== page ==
Jesmonite


How do I use Jesmonite?

Jesmonite is supplied in two parts, a liquid and a powder, these are mixed at a ratio of between 2-3 parts powder to 1 part liquid. Digital scales are not necessary to measure this material.


1. Measure out an adequate amount of powder first and add the acrylic liquid at a ratio to suit your work. Remember, the more of the acrylic liquid produces a runnier liquid. Check with your technician what viscosity suits your work best before starting.

2. Once combined the powder and liquid begin to react quickly so do not delay mixing and application. I find using an electric whisk or similar for about 1-2 minutes is enough to ensure all the lumps of powder are gone and it is a smooth texture before applying.

3. The mixture can be applied by brush as a plastic coating or in conjunction with fibre-glass. It can also be poured as a solid or a hollow slip casting.


Tip: The more powder you add the thicker the material becomes. Handy for filling the bits you’ve missed. Also adding more liquid will thin the material, making it ideal for casting highly detailed surfaces.

4. After around 15-30 minutes the surface can be worked like plaster, which makes it a great choice for fabricating complicated one-off shapes quickly and easily. Over the next 24-48 hours, the jesmonite will gradually harden into a tough plastic like material that can be cut, shaped, sanded and painted.



What is Jesmonite?


Although it has been around since the 80’s Jesmonite is a relatively little known material despite the fact it remains one of the only water-based resins around today. Jesmonite is made up of two components, a liquid acrylic compound that binds a gypsum powder (not unlike that used for plaster casting). The resulting mixture acts much like plaster for 24 hours or so then hardens to acrylic-like properties.

It is ideal for covering large foam sculptures by itself or together with fibre-glass matting to add extra strength.

Because it is a water based compound, all the protective equipment necessary when working with G.P resin and fibre-glass is not required. Although a dust mask and goggles are essential when mixing any powder or liquid.

There are several types of Jesmonite already available and new developments released in 2008 included the introduction of metal finishes for cold metal casting


Because it is a water-based resin, it is also ideal for coating polystyrene sculptures and foam core furniture designs with a durable, exterior shell, which can be sanded painted or upholstered to meet the users needs.

On its own it is very strong, it’s even weather proof, much like the properties of plastic, yet when combined with fibre-glass matting it becomes extremely strong and highly durable. It is also impact and flame resistant.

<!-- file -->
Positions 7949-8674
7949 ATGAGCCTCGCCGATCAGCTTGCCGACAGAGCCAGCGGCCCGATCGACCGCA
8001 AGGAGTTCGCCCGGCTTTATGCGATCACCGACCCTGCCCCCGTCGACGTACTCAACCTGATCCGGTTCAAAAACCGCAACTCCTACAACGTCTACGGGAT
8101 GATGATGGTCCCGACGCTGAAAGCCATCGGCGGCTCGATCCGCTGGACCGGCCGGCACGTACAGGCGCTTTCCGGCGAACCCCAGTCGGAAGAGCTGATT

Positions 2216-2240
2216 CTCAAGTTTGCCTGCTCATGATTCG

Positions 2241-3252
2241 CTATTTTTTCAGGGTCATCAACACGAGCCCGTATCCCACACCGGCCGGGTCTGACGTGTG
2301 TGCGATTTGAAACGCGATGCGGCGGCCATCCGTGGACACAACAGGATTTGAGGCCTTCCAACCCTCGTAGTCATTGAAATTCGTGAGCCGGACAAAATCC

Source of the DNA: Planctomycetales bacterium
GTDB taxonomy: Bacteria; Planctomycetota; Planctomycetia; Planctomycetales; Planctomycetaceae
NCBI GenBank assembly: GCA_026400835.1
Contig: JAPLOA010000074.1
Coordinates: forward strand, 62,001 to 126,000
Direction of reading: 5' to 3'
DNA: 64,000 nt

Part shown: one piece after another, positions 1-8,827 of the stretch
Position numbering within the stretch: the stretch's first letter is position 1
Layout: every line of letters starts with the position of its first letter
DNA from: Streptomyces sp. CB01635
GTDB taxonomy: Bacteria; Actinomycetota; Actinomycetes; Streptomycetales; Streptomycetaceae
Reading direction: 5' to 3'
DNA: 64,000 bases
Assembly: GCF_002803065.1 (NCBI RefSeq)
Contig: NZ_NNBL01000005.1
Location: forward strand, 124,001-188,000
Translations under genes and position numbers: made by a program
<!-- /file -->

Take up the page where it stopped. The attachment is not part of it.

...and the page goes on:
It is very popular when making large or load bearing structures particularly when used with polystyrene block sculpture as a core. This keeps the weight to a minimum whilst not compromising on structural strength.

It is also suitable for making children’s toys and interactive sculptures where conventional resin/fibre glass usage would not be suitable.

It is also easier and less harmful to sand and finish making it quicker and safer to achieve a professional looking surface.

 ‘Mind-control’ skull for The Gadget Show. AC100 over a foam core

Currently there are several types of Jesmonite:

AC100 is a good general purpose resin suitable for outdoor applications and is very durable.

AC200 and AC300 which are both designed primarily for indoor use.

AC730 which is a cement substitute essentially suitable for water features and submersed casting as well as replicating stone finishes.

  Phone- glass reinforced AC100 resin, steel/foam core
           Polystyrene foam commonly used for sculpting
First layer of stitched glass fibre reinforcement with Jesmonite
  Taking shape after several layers of glass fibre and Jesmonite
           Metal reinforced, foam core and Jesmonite light
    Blue foam core and AC100
   PS foam painted with AC100

Prices-

Most Jesmonite types costs around £8.00 per kilo

Expect to pay £60.00 or so for 20 kilos of AC100.

This cost varies depending on how much you buy.

Bulk buy’s are usually cheapest.

 Spray painted, stitched glass-reinforced   
        AC100 over sculpted foam core
Primed, AC100 over sculpted foam core